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There are alternatives: Africa - A handbook for preventing unnecessary immigration detention

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Guide for policy makers

This report provides an overview of alternatives to immigration detention in Africa. Drawing from examples in 32 African countries, the report highlights some of the measures in place that contribute to the effective and humane governance of migration, while avoiding the use of unnecessary immigration detention.
African policy makers are facing both internal and external pressure to manage migration more effectively. The research undertaken for this report demonstrates that:

  • Many African States are managing migration well with strategies that respect rights and support preferred outcomes in a cost-effective manner

  • Alternatives to immigration detention are found in a wide range of contexts across the region

  • Non-government organisations (NGOs) are at the forefront of developing and implementing alternatives to detention in this region

  • Alternatives for vulnerable groups, such as children and survivors of trafficking, are more widely available

This report is of particular use for immigration authorities and other departments responsible for domestic policy. The following areas are of specific interest to these key departments:

  • There are existing State commitments – including national, regional and international laws and regulations – to develop and implement alternatives to detention

  • There are authorities in the region that can provide technical expertise in the development and/or expansion of alternatives to detention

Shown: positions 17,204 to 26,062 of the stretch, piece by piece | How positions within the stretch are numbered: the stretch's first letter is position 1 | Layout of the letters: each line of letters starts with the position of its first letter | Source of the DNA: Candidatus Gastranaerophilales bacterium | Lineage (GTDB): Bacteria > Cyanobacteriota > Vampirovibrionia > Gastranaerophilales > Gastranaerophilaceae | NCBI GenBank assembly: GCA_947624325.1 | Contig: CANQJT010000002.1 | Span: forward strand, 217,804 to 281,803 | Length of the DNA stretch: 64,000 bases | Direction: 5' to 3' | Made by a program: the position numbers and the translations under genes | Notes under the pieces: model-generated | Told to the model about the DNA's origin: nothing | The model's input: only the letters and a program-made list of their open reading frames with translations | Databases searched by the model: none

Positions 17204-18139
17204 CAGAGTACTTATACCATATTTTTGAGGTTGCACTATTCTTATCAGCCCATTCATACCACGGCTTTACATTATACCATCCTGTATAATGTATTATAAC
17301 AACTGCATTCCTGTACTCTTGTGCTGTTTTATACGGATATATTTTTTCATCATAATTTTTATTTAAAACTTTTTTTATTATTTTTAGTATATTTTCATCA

• A wide range of examples of alternatives to detention can be used to develop or expand implementation in your national context, with shared benefits for migrants and citizens

This report will also be of value for government officials engaged in international and regional diplomatic roles. Specifically, it enables diplomats to:

  • Identify avenues to protect your own citizens from immigration detention in other States through alternatives to immigration detention, and use this to advocate for those citizens during bilateral meetings

  • Identify and expand opportunities for shared regional approaches that assist in reducing the need for immigration detention

  • Name positive examples of domestic and regional law, policy and practice

  • Draw from such positive examples to support arguments for particular commitments in inter-governmental agreements, such as the Global Compact on Migration and the Global Compact on Refugees I wish you well in your endeavors to provide an effective and humane migration governance system.

Commissioner Maya Sahli Fadel